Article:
Can Do Places and our community superheroes are in the news. The article feature in Insider.co.uk, reports back from our event held at Tontine, Glasgow on Thursday 7 February 2019. Read the full article below.
Community ‘superheroes’ who turn empty buildings into local business hubs have been praised by Finance Secretary Derek Mackay.
The Scottish Government-funded Can Do Places initiative hosted an event to celebrate those who fight to overcome obstacles to making good use of space.
It comes as many town centres are left with growing numbers of vacant shop units.
Iain Scott, director of Can Do Places , said:
“Since Can Do Places was launched in 2014, we’ve helped enterprising local people open collaborative work spaces in buildings including former shops, offices, libraries and schools.
“But the process can take years and involve obstacles and opposition at all levels. We need local authorities, property owners and agencies to help reduce or remove as many of these obstacles as possible.”
The event was held at the Tontine building in Glasgow’s Merchant City to encourage local authorities, property owners, politicians, agents and advisers to help entrepreneurs and community campaigners revitalise town centres.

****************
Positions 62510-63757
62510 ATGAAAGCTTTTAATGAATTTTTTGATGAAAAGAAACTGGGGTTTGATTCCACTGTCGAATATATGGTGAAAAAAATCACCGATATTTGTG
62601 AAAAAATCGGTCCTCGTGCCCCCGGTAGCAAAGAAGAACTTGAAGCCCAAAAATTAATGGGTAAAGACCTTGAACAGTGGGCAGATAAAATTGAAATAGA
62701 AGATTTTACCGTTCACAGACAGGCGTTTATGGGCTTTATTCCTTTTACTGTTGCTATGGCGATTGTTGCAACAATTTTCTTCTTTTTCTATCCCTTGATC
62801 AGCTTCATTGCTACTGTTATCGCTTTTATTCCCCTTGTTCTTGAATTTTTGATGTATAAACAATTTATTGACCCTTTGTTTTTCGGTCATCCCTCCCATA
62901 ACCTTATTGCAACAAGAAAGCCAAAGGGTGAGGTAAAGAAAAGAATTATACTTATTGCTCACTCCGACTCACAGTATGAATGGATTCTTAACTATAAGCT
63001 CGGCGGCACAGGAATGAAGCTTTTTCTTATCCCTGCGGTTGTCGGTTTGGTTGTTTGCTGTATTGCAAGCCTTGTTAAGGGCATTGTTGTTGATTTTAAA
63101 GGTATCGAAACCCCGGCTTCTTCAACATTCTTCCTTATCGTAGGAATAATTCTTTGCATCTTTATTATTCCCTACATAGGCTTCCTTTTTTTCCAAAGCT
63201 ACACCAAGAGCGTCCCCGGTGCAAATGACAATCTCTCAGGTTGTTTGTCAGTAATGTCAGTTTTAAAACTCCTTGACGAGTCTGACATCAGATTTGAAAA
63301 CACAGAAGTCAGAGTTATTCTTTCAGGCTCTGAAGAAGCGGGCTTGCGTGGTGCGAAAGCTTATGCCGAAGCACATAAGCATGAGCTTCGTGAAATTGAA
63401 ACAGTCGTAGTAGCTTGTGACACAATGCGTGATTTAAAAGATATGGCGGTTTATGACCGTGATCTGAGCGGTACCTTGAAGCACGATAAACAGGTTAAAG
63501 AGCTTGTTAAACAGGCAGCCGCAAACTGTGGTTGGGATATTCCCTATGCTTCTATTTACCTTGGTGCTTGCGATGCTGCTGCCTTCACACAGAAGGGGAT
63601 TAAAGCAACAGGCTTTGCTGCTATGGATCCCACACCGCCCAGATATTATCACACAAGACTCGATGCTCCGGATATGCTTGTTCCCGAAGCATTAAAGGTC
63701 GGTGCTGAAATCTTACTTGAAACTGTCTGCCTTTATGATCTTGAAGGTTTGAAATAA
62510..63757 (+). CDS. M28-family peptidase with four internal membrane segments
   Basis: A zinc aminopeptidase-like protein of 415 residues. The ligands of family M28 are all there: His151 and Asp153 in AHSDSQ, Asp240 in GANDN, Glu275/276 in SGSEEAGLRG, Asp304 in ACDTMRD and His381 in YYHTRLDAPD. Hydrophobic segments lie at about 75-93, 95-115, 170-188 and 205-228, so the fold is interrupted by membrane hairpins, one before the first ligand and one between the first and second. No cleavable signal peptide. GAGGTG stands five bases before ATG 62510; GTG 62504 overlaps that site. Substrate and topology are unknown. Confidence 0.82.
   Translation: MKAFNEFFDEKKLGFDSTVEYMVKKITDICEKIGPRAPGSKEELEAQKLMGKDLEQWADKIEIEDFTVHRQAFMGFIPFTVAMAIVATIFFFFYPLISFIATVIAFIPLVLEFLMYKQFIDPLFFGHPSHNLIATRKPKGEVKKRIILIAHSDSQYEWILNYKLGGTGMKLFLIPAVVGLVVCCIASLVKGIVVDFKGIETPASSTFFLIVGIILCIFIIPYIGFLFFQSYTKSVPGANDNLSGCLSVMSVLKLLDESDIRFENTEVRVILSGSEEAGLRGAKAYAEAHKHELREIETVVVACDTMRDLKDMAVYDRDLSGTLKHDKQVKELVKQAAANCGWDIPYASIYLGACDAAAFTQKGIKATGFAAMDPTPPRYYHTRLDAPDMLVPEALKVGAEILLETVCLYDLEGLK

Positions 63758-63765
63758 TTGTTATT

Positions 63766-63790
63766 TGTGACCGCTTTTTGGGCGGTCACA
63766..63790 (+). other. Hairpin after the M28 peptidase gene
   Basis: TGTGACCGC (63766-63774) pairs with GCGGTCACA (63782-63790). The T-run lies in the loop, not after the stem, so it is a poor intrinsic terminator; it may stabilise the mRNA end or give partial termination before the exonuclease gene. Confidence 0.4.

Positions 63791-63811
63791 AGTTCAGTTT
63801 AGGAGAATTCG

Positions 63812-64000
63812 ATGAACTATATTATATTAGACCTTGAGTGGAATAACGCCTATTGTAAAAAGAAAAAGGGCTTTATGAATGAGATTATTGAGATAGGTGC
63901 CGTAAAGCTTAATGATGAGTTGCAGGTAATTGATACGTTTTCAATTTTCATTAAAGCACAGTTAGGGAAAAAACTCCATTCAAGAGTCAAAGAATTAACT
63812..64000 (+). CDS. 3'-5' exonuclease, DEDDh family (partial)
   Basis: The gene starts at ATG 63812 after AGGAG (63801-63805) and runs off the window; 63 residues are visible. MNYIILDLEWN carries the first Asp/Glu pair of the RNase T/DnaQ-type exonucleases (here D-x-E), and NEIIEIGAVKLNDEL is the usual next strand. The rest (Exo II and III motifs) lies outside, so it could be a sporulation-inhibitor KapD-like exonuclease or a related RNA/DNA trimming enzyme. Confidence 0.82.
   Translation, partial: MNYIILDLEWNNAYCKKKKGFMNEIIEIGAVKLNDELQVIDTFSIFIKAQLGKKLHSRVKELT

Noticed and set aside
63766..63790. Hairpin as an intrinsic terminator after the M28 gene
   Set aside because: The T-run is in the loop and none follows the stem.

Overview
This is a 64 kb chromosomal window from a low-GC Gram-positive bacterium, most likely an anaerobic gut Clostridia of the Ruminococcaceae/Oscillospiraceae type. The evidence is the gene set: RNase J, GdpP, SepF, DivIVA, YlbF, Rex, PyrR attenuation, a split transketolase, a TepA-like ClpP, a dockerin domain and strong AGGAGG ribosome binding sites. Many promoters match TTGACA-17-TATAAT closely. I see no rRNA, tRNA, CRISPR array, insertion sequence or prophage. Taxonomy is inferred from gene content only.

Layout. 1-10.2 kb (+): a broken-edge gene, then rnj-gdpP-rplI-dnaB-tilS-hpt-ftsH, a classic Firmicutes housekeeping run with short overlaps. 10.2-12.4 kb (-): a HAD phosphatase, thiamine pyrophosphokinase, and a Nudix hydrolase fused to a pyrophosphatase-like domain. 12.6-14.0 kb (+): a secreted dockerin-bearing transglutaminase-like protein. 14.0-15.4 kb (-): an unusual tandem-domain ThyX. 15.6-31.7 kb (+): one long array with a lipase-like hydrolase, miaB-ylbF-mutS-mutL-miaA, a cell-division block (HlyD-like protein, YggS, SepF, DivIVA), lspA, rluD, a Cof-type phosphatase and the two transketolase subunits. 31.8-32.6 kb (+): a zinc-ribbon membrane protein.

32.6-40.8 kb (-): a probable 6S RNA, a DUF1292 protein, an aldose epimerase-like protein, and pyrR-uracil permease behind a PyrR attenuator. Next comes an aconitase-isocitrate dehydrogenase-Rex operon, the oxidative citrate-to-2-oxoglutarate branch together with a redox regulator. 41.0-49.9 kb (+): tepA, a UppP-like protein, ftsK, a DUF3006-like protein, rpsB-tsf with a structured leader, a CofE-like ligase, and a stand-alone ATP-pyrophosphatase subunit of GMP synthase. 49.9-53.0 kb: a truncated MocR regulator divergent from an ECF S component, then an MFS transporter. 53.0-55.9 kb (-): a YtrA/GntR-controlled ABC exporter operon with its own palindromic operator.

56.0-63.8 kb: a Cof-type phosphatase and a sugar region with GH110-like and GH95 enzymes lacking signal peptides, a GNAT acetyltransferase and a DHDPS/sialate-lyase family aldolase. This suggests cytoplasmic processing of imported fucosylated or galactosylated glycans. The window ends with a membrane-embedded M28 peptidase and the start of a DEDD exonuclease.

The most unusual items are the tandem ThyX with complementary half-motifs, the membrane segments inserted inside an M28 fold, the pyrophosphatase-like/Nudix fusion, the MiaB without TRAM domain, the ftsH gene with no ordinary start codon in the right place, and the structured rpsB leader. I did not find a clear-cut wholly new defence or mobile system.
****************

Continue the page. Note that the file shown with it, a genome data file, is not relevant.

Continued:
Obstacles faced include planning and building control issues and difficulty in contacting an absentee landlord.
Mackay, the Scottish Cabinet Secretary for Finance, Economy and Fair Work, said: “To build an inclusive, resilient and vibrant economy, it is vital that we recognise the unique strengths and assets of every region, city, town and village in Scotland.
“Can Do Places is a core part of our work seeking to build economic resilience in our communities through supporting local groups to bring redundant spaces back to life. I am delighted to be here today to applaud the work of our community superheroes in taking forward such vitally important work.”
Can Do Places argues that a co-working space with 10 businesses each turning over around £50,000 is worth £500,000 to the local economy. If every community in Scotland with more than 1,000 residents had one of these, it would equate to £240m of economic value.
At the event, Can Do Places groups from places such as Oban, Crieff and Alexandria shared their stories, including some of the obstacles they have faced in opening their co-working spaces.